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Crab Fossil Preserved In Amber Dating Back To 100-million-years, Found In Myanmar

Discovered in Myanmar, the fossil is preserved at the Longyin Amber Museum in China's Yunnan and is the most complete crab fossil discovered to date.


Image: Twitter/@Zachvat

Paleontologists have recently identified a fossil of a crab preserved in amber to be nearly 100-million-years-old. After being discovered in Myanmar, the fossil is preserved at the Longyin Amber Museum in China's Yunnan and is the most complete crab fossil discovered to date. This fossil of a crab is being given extra importance as ambers are generally known to trap remains of organisms living on land and primarily on tree trunks. 

Crab fossil dates back to the Dinosaur era

What is the most intriguing factor about the fossil is that the crab, dating millions of years old, shared the planet with dinosaurs. Published in the Journal Science Advances, this new study has named the found crab species Cretapsara athanata, which means “the immortal Cretaceous spirit of clouds and water". 

Talking about the discovery, lead author of the study and researcher at Harvard's Department of Organismic and Evolutionary Biology, Javier Luque said that this crab specimen is not missing a single hair and is the most complete crab fossil ever discovered in history. Since the amber is in possession now, experts hope that the crab will provide evidence about its behavior and the environment in which it once lived.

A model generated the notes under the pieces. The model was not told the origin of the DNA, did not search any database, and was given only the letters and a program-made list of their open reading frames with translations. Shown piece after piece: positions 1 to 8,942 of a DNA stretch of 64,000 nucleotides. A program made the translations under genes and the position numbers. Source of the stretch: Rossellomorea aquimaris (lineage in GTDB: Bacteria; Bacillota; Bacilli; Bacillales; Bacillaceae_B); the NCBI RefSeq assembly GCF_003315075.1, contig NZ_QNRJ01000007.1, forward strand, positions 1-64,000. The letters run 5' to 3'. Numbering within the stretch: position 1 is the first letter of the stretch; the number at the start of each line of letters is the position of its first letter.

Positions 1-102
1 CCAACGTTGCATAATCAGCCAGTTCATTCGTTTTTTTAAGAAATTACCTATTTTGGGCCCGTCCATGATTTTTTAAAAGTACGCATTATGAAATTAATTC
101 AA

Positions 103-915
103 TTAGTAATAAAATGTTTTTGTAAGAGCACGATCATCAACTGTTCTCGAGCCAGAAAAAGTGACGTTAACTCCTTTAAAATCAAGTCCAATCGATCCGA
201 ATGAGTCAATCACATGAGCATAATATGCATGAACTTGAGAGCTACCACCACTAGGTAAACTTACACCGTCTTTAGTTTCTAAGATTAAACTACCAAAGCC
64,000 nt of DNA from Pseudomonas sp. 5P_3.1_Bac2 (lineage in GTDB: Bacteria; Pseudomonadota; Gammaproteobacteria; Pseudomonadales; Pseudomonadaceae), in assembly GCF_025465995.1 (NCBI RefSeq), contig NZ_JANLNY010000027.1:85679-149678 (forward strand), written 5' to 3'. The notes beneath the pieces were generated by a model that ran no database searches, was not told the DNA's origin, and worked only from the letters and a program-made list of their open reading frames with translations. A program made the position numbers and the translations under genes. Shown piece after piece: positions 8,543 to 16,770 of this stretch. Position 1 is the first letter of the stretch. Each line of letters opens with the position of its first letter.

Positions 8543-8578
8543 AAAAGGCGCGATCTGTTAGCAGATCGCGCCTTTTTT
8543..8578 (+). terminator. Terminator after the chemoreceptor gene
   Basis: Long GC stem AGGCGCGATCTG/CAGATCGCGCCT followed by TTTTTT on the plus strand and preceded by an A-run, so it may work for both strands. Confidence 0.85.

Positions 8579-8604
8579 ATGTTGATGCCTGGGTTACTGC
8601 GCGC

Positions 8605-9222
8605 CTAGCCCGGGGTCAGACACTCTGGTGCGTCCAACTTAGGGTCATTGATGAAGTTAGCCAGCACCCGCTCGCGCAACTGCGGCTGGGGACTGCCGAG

How did the crab end on land?

Upon performing Micro CT scans on the crab, the experts noted that this specimen has just 5-millimeter-long legs but weren't able to conclude if it is a baby, juvenile or adult crab. However, the scans revealed that the C. athanata species lack lung tissue and well-developed gills which explains its existence on land and how it got trapped in the amber. In addition to this, Luque explained that during the dinosaur era, the Cretaceous period to be specific, trees that could produce amber used to be evergreen and so the crab must have inhabited an evergreen forest, reported Gizmodo.

Luque suggested another possibility citing the Christmas Island red crabs, which are known to release their babies into the ocean, and then swim back to the land. 

With the new evidence, the scientists are reportedly hoping to determine the origin of freshwater crabs, their behaviours and most importantly, the era when they first emerged. Till now, existing documents show that Brachyura crabs, also known as True Crabs emerged 200 million years ago while the marine and non-marine crabs split around 130 million years ago. 

Image: Twitter/@Zachvat

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